KNOXVILLE, Tenn. (WATE) – With Supreme Court Justice Stephen Breyer expected to retire, many are asking what comes next.
The process to appoint a new Supreme Court justice may look simple on paper, but in practice, it can be complicated and contentious. This was seen when both Justice Amy Coney Barrett and Justice Brett Kavanaugh were appointed.
1. A seat opens on the Supreme Court
The process begins when a current justice chooses to retire or dies. Supreme Court justices serve for life once appointed. Justices can also be impeached from the court, although the only justice ever to be impeached was Associate Justice Samuel Chase in 1805. The House of Representatives passed Articles of Impeachment against him; however, he was acquitted by the Senate.
There are currently nine Supreme Court justices. However, it hasn’t always been that way. In 1789, the first Judiciary Act set the number at six. Over the next 80 years, Congress passed various acts to change the number, fluctuating from a low of five to a high of 10. The Judiciary Act of 1869 fixed the number of justices at nine, and it has not changed since.
2. President announces the nomination
The president will then nominate a candidate. According to the Constitution, anyone may be nominated for the role. However, all previous justices have been trained in the law and most have gone to law school and practiced law. The last justice who did not attend law school was James F. Byrnes who served on the court for 16 months beginning in 1941. According to the Court, he did not graduate from high school and taught himself law, passing the bar at 23.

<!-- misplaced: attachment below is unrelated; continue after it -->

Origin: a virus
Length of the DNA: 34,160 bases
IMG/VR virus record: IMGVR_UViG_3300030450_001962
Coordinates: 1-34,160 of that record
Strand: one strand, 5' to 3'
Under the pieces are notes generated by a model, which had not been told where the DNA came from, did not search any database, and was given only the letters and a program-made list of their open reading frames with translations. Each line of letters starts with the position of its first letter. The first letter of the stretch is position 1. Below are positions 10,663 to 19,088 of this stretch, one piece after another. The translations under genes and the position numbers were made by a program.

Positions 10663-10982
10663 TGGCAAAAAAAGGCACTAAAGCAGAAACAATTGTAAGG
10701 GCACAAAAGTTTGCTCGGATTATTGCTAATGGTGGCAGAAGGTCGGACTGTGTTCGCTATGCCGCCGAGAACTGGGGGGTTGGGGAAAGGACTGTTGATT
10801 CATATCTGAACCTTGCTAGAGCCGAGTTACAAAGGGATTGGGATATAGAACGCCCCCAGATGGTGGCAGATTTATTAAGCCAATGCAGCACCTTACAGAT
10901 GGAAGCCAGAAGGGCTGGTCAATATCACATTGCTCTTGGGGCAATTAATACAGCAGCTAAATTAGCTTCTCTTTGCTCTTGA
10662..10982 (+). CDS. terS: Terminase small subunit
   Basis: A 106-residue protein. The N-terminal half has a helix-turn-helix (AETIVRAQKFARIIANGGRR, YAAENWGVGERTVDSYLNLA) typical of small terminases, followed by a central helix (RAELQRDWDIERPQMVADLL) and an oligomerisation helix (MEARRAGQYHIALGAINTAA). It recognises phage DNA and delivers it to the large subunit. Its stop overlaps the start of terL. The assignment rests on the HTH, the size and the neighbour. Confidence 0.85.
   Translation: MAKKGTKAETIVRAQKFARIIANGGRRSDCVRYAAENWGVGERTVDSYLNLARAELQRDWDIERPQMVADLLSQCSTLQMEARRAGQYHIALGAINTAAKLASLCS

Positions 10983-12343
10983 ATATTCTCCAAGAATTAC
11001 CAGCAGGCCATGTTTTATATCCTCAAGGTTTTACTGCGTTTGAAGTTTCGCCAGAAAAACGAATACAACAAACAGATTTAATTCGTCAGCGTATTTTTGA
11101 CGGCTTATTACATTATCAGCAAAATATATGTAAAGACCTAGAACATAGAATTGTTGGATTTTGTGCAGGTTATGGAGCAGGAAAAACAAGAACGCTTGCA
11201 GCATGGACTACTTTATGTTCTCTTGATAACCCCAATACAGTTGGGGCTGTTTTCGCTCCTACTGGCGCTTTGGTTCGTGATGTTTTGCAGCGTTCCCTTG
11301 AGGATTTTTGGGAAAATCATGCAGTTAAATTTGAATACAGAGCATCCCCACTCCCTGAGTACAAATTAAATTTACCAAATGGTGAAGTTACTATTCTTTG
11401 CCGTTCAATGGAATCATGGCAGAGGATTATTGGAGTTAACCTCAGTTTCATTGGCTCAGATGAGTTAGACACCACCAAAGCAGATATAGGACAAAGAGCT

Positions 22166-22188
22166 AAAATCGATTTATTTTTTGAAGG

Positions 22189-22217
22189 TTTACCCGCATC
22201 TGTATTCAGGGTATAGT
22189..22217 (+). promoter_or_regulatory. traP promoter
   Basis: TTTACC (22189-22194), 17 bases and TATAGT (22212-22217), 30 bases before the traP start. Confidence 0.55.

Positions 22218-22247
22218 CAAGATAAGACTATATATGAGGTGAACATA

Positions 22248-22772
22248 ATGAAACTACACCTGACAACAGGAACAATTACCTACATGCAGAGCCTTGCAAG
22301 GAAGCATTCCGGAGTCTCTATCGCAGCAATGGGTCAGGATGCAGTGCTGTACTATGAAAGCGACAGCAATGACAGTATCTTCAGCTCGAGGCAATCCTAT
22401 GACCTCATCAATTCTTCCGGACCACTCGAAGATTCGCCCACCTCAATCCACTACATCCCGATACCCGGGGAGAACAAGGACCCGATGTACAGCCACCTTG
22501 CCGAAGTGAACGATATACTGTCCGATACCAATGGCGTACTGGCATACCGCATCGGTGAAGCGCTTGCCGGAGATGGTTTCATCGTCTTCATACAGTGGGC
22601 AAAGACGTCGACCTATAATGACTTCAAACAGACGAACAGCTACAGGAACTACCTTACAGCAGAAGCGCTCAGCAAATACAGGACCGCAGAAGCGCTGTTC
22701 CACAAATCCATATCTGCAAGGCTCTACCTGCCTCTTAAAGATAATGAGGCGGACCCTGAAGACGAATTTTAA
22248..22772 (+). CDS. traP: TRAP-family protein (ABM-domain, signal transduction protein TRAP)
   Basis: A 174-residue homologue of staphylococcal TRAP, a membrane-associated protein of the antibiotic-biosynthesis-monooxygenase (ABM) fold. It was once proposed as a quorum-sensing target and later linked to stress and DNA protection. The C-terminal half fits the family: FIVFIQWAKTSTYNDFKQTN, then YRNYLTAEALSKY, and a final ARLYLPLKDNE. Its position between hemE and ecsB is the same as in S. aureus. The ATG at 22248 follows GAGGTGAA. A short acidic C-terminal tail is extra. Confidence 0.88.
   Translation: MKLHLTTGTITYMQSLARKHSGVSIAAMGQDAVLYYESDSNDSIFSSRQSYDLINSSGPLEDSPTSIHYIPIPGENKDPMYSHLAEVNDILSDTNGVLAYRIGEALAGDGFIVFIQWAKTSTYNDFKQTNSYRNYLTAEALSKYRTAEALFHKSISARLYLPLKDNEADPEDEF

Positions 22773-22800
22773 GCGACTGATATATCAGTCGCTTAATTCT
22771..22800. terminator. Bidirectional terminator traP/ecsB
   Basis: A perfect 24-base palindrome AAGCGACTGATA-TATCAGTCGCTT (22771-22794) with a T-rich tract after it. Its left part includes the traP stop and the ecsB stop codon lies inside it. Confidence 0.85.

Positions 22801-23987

3. Senate Judiciary Committee votes on the nominee
After the president’s nomination is announced, the Senate Judiciary Committee holds a hearing on the nominee. Prior to the hearing, the committee gathers information about the nominee from the FBI and other sources. This process usually takes about a month.
During the hearing, senators have the opportunity to question the nominee on their qualifications and judgment to get an idea of how they will make rulings. Witnesses both for and against the nominee will share information about them.
4. Senate votes on the nominee
The Judiciary Committee then votes on the nominee and sends its recommendation to the full Senate, who will debate the nomination. The nomination will be debated for a minimum of 30 hours unless the minority party agrees to a shorter schedule.
Once the debate ends, senators vote on the nominee. Since 1967, every Senate vote to confirm a Supreme Court justice has been formally recorded. In the past, confirmation votes have been the result of an overwhelming majority in favor. However, the previous three confirmation votes have been mostly along party lines. It only takes 51 votes to confirm the nominee. If the nominee is not confirmed the process starts over.
5. New justice joins the court
After the Senate votes to approve the new justice, they will take two oaths of office: the Constitutional Oath and the Judicial Oath.
In total, there have been 103 Associate Justices appointed to the Court since its inception.
Each term, the Court receives approximately 7,000-8,000 petitions for a writ of certiorari, a request that the Supreme Court order a lower court to send up the record of a case for review. The Court grants and hears oral arguments in about 80 cases each term. The first meeting of the Court took place Feb. 2, 1790.